Body weights of animals in each group are presented in Figure 1. Throughout the experiment, there were no significant differences in body weight in animals fed raspberry extract and animals in the controls groups (P > 0.05). At the termination of the experiment (20 weeks) the relative weights of liver were not significantly different between the negative control and raspberry treated groups (P > 0.05) (Table 1). Rats treated with the carcinogen DEN developed hepatic lesions with 45.0% nodule incidence in the positive control group, and 40.0, 25.0, and 5.0% in animals fed the three levels of low, middle, and high doses of raspberry extract, respectively, during the 20-week study. No tumors were detected in the negative control group without DEN (Table 1). Application of low, middle, and high doses of raspberry extract reduced the nodule incidence by 11.1, 44.4, and 88.9% (P < 0.05 and P < 0.01), respectively, in a dose-dependent manner (Table 1). Total nodule numbers in the control group and the three levels of low, middle, and high dose groups were 9, 8, 5, and 1, respectively, in a dose-dependent manner (Table 1).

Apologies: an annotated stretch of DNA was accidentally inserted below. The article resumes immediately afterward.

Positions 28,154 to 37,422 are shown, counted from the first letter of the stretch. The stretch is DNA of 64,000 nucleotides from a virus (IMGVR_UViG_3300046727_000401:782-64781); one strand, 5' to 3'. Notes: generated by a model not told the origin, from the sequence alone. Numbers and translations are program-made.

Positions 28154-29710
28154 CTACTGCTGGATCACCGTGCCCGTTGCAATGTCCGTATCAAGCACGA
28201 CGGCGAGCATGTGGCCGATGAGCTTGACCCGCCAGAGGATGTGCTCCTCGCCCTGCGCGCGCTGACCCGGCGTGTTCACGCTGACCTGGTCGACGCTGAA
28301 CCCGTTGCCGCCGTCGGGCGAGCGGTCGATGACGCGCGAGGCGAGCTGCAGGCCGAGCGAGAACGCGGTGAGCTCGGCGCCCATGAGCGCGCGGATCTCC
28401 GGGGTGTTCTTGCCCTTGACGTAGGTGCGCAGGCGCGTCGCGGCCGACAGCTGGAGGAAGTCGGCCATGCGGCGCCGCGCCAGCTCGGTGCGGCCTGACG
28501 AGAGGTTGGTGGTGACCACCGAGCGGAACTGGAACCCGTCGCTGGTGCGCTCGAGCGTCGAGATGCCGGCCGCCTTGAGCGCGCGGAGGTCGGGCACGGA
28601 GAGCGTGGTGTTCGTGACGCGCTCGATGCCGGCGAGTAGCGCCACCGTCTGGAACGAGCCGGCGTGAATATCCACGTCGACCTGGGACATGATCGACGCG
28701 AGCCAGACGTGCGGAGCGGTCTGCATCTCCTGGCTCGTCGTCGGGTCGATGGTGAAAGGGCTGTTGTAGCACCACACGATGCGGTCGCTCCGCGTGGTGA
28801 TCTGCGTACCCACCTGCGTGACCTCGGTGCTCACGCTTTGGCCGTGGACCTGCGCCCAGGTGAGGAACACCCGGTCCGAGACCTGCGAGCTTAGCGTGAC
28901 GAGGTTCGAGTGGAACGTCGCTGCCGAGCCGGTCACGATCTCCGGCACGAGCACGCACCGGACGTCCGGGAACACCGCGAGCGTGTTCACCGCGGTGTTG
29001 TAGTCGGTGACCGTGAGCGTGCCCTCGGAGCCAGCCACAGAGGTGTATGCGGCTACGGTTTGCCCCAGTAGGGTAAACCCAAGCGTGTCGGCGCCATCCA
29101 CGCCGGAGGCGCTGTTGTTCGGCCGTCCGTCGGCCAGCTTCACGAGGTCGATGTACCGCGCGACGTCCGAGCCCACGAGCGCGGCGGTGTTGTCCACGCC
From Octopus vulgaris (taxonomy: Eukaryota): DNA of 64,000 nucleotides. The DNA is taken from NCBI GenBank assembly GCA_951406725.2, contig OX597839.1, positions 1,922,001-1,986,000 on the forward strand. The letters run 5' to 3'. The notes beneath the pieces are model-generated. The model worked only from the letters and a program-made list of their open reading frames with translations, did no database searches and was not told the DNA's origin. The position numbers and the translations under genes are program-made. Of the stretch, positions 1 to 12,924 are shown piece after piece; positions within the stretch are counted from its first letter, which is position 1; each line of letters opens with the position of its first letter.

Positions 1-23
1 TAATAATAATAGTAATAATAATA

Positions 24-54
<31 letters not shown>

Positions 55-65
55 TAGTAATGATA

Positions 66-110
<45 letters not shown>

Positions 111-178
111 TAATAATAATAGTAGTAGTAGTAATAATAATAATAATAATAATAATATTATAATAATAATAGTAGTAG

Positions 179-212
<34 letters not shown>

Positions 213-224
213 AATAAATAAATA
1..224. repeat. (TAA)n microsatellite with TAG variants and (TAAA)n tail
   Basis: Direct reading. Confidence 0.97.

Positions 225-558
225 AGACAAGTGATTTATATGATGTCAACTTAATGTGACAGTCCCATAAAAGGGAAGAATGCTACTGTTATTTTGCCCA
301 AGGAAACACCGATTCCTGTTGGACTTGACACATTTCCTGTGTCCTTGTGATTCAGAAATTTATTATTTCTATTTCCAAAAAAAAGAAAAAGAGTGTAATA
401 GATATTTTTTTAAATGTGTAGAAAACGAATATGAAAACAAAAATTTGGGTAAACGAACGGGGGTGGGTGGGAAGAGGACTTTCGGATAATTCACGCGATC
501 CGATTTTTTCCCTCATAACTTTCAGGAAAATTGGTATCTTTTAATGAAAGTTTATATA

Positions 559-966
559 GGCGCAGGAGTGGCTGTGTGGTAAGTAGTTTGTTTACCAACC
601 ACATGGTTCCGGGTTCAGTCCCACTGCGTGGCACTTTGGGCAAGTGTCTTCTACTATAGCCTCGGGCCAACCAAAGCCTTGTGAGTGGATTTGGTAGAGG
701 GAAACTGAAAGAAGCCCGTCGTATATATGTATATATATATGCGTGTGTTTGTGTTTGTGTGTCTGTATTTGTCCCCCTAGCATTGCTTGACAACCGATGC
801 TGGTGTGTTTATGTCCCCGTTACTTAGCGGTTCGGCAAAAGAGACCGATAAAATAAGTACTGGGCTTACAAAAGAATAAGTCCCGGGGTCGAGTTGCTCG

Gross findings of rat liver in DEN-induced hepatic lesions